And so it goes; the more things change, the more they stay the same. Our hapless politicians frequently promise us, usually in the aftermath of yet another silly controversy sparked by retrograde attitudes, another dead black child left sprawled on the street by gunfire or sundry humiliation visited upon one black body or another, a “conversation about race.” They ought to just point folks toward American Promise instead. The film, which world premiered at Sundance last January before having its local premiere at the recently concluded New York Film Festival, will broadcast on PBS in February. It opens theatrically at the IFC Center in Manhattan today.
Filmmaker: What was the initial reasoning behind why you wanted to embark upon a project that would be so inevitability bound up in the development of your own lives and that of your child for such an extraordinary length of time?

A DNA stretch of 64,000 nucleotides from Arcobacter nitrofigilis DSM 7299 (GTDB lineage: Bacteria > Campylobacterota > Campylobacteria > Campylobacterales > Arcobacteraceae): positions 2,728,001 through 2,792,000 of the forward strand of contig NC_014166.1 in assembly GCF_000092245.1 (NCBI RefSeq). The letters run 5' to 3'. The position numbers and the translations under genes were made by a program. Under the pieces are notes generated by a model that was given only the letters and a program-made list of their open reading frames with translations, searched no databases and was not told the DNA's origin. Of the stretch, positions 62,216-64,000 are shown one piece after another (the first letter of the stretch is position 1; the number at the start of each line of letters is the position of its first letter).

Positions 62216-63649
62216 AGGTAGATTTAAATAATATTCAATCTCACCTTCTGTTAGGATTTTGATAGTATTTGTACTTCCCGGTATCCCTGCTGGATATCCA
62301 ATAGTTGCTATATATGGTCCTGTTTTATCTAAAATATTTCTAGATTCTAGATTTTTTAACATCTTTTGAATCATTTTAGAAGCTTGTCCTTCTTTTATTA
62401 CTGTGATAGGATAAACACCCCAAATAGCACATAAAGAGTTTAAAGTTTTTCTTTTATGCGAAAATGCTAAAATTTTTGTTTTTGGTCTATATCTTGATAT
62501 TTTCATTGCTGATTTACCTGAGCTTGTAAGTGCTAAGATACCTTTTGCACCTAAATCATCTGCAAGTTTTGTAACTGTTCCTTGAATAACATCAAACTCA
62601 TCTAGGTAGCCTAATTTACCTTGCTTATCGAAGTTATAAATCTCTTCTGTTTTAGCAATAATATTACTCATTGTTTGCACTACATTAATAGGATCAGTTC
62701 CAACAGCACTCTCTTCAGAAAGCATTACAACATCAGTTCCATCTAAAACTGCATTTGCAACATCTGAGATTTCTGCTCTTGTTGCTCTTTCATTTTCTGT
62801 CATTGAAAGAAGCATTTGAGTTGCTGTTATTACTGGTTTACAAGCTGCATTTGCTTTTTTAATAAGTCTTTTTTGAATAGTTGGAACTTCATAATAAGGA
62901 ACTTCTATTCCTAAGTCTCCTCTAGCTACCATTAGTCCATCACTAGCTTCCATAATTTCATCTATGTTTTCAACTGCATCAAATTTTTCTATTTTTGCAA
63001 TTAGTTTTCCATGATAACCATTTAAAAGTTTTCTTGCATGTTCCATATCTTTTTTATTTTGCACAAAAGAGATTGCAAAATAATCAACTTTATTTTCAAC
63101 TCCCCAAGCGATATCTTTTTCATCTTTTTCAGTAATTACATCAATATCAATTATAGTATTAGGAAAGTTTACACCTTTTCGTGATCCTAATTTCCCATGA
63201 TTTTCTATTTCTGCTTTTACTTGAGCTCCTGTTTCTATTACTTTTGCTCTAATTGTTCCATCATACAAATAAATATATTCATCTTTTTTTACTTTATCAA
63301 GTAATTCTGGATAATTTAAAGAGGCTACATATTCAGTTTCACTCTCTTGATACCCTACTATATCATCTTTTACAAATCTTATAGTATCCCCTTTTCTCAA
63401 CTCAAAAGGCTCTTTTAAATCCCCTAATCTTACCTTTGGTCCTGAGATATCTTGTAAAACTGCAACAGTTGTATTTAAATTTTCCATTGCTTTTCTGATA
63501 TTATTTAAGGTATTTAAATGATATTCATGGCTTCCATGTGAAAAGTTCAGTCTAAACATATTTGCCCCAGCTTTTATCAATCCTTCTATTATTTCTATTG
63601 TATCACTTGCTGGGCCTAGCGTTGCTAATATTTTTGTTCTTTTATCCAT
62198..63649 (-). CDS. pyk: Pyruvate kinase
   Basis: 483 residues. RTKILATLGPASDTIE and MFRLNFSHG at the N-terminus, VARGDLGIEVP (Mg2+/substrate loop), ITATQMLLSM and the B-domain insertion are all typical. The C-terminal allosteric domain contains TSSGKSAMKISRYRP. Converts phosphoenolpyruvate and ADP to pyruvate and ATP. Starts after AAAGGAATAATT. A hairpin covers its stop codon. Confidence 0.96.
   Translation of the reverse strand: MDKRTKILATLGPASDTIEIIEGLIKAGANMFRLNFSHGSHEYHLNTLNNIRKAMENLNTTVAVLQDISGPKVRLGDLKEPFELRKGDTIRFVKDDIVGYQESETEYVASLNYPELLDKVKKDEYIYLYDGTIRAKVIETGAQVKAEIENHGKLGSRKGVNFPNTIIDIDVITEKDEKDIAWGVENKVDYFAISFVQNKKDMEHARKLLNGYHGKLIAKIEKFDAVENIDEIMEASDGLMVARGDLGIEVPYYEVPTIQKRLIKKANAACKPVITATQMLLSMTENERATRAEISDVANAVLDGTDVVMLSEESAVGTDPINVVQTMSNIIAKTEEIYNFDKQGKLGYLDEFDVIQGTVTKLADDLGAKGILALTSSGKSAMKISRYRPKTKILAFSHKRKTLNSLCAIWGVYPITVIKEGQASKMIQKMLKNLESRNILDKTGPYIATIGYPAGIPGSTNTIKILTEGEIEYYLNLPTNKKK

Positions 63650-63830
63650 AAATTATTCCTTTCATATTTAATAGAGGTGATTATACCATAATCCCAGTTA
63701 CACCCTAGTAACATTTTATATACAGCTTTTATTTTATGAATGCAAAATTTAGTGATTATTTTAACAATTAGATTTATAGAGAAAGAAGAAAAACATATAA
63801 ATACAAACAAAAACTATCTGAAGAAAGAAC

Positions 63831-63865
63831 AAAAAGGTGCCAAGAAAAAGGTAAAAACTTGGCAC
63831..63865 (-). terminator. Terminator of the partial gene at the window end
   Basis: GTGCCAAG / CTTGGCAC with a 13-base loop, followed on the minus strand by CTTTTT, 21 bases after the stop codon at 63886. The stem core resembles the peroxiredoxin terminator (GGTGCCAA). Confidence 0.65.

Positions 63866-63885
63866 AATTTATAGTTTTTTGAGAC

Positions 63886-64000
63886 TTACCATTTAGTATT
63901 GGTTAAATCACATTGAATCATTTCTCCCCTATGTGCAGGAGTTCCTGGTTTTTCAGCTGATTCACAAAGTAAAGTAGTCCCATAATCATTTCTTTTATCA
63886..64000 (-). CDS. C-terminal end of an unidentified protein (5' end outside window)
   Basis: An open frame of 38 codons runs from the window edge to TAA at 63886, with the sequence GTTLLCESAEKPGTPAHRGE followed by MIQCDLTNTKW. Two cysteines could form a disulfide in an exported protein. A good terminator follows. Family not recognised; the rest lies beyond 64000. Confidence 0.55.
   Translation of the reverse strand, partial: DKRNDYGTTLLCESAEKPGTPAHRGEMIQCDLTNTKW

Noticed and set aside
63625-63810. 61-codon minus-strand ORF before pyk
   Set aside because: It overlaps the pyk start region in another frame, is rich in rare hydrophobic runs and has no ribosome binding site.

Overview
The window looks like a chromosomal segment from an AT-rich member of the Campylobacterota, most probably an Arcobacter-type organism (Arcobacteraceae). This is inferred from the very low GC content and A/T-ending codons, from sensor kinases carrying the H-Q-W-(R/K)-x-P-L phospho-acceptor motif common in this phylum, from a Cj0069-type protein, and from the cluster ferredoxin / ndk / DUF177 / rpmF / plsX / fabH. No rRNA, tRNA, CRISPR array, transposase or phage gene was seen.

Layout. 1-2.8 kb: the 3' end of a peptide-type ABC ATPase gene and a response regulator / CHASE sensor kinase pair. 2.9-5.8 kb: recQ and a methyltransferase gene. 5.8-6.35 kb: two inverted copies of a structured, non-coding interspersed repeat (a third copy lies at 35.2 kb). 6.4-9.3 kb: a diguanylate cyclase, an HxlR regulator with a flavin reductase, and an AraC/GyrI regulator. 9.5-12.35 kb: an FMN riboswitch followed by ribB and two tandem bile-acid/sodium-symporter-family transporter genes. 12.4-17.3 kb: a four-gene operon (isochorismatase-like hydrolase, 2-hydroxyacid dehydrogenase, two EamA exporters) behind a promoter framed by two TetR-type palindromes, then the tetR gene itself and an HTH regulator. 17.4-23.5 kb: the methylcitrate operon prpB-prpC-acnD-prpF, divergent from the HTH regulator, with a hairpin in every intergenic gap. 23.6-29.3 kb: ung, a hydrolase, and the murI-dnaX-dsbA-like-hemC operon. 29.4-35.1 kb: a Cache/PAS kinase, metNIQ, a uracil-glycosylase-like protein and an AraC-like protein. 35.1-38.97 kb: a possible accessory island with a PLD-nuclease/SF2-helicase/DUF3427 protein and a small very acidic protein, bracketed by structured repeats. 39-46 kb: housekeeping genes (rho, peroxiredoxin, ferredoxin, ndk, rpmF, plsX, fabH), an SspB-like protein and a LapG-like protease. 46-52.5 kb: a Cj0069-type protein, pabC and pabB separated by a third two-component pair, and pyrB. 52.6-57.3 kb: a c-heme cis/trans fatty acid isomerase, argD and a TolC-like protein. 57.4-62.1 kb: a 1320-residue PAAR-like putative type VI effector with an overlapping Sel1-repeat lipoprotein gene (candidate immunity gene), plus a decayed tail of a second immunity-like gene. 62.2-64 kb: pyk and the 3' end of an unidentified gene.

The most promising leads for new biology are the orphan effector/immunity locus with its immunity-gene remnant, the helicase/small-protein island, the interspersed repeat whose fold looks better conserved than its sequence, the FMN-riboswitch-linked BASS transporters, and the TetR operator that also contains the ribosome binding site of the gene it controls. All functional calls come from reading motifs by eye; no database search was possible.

Stephenson: The initial spark was a very practical one for us as filmmakers. We wanted to continue doing our craft. We were interested in documentary work and we loved longitudinal pieces such as Michael Apted’s 7 Up series, Hoop Dreams, etc., but we had to balance a number of different responsibilities back in 1999, not only feeding ourselves but wanting to continue. As Idris was entering kindergarten we realized we, the families and the students, were part of this diversity mission that The Dalton School was on to be more reflective of the demographics of New York City. Both Joe and I were unfamiliar with the dynamics of college prep schools. We had both gone to Ivy League universities, but we had gone to public school when we were younger and didn’t know this environment. The filmmakers in us said, “Why don’t you do this longitudinal piece that will take us through high school graduation?” We wanted to check in and shoot with people off and on with the hope that we’d have something by the end of this journey. At the start it was really about exploring diversity and what it meant. Not just to the boys. We knew Seun’s family from before, but their were three other families with three girls involved when we started the project, a white girl from the Upper West Side, a half-Latina girl and an African-American girl. They all gradually dropped out and by the time the boys hit middle school, it was just the two boys and the two families involved as part of this project. That’s when we realized there was a big shift about what this story was about. We also made certain decisions when we started. We thought the boys and kids could drive the narrative but we quickly realized that we needed other voices in there to help fill in the project. We didn’t just rely on talking heads and interviews. We really wanted to push the envelope with our observational work. We explored being flies on the wall and not just with us shooting but other camerapeople.